The Best Advice, Part II: Clay Jenkins

Last week, I wrote about concepts gleaned from my studies with Frank Gabriel Campos, with whom I studied during my last year of high school, and then during my undergraduate music studies at Ithaca College. While earning my master’s degree and doctorate at the Eastman School of Music, I studied primarily with Clay Jenkins. I had been aware of Clay, at least by name, since 2001. At that time I was enrolled as a freshman at the University of Rochester’s River Campus (this was the false start at college as a non-music-major to which I alluded last week) and had auditioned into the Eastman Jazz Lab Ensemble at the beginning of the school year, so I heard Clay mentioned by some of the other players in the band, all of whom were Eastman students. About five years later, while I was studying at Ithaca College, Paul Merrill brought Clay to Cornell University as a guest clinician and performer. I attended his workshop and concert, and was enamored immediately. His sound was the first thing to really get to me. I also was impressed by his unusual but compelling melodic approach and rhythmic conviction. On top of that, when speaking to the students in his workshop, he combined clarity and expertise with humility and kindness in a way I had not often witnessed before. Paul, whom I have known and been inspired by almost since my first day trying to learn to play the trumpet, was kind enough to introduce me to Clay during his visit, and when it came time to apply to graduate school, Eastman was my first choice of the four schools at which I eventually auditioned, largely because of Clay.

Of the many ideas Clay shared with me, two in particular have remained at the forefront of my mind. One was the advice to “Be the artist, now.” The other was to strive for depth - depth of sound, depth of understanding, depth of compositional interest and integrity in improvisation, depth of groove, and so on. Perhaps part of why I find these ideas so meaningful is that each carries the implication that it is not a task to be completed, but a quest upon which to embark. There is no claim of a finishing line or a box to check. These ideas form the ethos of a never-ending pursuit of greater musical expression tempered by the reality that in any given performance, one must aim to play at 100% of one’s ability in that moment. I have come to understand the message to “be the artist, now” to mean that I have to step on every stage in a state of total self-acceptance. The time for analysis and judgement is in the practice room, not on the stage. Of course, if I always practice playing in a state of analysis and judgement, then that is how I will perform, so a deeper message from all this is that to “be the artist” in front of an audience, I have to practice being the artist all by myself. (“Always perform.” - Herseth) This is the main reason I record myself so much in practice. Since I can listen back to everything and assess what is desirable and undesirable and formulate my plans after the fact, I am relatively free to just play without too much sabotage from my conscious mind.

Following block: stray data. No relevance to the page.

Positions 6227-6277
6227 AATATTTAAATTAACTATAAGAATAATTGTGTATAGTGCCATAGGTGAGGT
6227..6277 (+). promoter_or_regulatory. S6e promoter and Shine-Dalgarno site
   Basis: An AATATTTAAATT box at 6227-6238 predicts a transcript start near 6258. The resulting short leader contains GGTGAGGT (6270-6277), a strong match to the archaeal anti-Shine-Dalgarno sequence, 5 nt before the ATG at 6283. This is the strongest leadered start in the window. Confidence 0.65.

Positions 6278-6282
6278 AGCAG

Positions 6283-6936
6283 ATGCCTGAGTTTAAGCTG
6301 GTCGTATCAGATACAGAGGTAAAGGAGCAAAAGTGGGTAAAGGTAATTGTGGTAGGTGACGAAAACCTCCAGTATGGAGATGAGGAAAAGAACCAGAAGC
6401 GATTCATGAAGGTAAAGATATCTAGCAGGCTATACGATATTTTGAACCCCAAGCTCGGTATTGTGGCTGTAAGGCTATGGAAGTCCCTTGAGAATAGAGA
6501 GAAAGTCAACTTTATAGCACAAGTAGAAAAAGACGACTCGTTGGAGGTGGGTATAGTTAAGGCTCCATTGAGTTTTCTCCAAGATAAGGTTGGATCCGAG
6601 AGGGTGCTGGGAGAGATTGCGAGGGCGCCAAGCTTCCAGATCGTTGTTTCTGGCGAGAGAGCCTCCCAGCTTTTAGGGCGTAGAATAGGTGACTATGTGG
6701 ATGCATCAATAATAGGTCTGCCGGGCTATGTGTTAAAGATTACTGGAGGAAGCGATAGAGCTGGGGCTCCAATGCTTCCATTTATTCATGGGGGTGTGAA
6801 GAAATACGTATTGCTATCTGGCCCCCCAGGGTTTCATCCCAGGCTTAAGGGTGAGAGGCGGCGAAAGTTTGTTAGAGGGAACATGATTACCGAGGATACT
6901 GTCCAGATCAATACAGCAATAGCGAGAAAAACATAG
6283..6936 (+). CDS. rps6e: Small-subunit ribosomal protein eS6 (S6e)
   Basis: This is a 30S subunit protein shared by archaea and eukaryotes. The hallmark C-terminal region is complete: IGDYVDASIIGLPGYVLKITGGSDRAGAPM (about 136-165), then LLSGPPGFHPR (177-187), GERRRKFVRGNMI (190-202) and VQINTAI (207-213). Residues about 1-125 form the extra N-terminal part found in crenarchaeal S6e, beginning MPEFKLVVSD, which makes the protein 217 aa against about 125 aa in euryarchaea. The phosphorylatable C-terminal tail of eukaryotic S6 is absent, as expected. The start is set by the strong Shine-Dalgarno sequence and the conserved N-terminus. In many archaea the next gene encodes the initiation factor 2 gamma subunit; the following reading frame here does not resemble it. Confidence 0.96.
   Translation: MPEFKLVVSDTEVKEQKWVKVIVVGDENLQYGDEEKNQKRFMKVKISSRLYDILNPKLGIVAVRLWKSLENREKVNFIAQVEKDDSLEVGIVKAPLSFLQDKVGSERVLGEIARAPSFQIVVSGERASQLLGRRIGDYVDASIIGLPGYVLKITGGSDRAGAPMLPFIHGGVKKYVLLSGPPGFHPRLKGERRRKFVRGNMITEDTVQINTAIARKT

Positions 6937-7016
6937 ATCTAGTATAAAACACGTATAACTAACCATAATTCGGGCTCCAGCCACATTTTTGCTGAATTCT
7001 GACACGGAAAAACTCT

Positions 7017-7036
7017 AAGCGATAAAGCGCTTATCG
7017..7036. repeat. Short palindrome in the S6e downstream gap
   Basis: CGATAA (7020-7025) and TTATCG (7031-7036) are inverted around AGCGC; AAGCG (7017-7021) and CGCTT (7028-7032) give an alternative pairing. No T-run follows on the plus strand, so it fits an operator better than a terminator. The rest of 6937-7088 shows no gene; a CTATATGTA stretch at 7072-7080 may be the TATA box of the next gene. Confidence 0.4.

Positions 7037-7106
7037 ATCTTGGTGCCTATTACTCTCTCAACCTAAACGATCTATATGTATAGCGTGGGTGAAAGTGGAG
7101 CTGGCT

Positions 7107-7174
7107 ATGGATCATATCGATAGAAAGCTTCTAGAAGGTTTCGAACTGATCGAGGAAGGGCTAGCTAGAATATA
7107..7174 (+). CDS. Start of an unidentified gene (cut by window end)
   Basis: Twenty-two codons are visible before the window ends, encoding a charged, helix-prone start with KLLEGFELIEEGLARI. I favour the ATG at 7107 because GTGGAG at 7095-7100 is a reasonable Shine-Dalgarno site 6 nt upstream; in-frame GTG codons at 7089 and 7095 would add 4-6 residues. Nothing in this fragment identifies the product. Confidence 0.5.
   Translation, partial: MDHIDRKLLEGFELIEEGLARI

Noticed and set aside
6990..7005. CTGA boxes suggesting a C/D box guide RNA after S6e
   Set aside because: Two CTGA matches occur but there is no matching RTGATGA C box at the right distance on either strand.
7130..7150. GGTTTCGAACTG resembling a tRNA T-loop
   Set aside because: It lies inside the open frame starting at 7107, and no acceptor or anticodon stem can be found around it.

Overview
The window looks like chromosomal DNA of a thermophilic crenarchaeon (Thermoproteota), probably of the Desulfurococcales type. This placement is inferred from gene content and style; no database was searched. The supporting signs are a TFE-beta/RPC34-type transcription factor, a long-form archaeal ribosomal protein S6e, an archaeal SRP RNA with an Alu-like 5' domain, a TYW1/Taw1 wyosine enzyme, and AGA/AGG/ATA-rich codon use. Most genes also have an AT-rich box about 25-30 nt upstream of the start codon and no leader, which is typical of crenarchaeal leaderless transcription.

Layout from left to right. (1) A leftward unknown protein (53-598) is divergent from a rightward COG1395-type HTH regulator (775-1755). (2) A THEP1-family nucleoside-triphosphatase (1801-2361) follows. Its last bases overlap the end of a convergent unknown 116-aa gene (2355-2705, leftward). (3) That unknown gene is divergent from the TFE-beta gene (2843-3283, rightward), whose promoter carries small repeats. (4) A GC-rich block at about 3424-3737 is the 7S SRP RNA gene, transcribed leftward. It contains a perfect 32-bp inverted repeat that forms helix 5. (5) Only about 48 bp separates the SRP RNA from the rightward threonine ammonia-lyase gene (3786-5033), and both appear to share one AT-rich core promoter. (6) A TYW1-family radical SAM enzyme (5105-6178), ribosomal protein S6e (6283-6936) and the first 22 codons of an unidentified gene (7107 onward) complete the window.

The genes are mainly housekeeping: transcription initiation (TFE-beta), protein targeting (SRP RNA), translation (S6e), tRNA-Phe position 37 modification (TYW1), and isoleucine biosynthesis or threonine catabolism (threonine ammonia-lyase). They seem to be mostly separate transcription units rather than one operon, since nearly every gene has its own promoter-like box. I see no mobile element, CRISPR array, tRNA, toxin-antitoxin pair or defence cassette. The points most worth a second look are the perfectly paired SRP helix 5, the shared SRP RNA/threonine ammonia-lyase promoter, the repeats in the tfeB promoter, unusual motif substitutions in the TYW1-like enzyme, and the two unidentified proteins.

Clay had many approaches to pursuing increased depth. I remember a composition assignment in which he had a group of us each select a poem, write a musical setting for it, and then discard the words. I recommend anyone give this a try. Unless you spend a lot of time setting lyrics, it will be an effective way to discover things outside your usual M.O. or comfort zone. Tunes were not studied haphazardly, on a whim, but in logically connected groups, often taken from a single composer, but sometimes linked instead by formal or harmonic similarities. Exercises and études were varied by changing articulations, keys, modes, dynamics, and registers. Improvisation was practiced mechanically (with simple exercises such as guide-tone lines played with uniform durations), strategically (by setting the rules to a musical game and then attempting to play it), abstractly (by relating the performance to something extramusical such as a painting or a scene in a play), and by transcribing solos, composing contrafacts, and engaging with melodic vocabulary from jazz themes. Aside from helping me to get better as an improviser, these ways of working on music have led me to teach in a much more creative and less prescriptive way than I might have otherwise. Taking an informed journey to become oneself is the most enlightened thing I think a person can do, and sometimes trumpet lessons are the way forward.

Stay tuned for The Best Advice, Part III: Douglas Prosser, coming next week. As always, I welcome your questions and comments below. Thank you for reading!

P.S. This reminds me of a masterclass at Eastman with the great bassist and arranger Chuck Israels. After listening to one of the Jazz Performance Workshops play for him, he commented that of all the solos he’d heard, he could only remember anything about one of them. That one was played by my fellow trumpeter Josh Reed, and I think it was memorable because of the areas of depth with which he played it, and his commitment to artistry in the moment. Memorable is a good thing, isn’t it? Especially when the alternative is…

Nikola TomicComment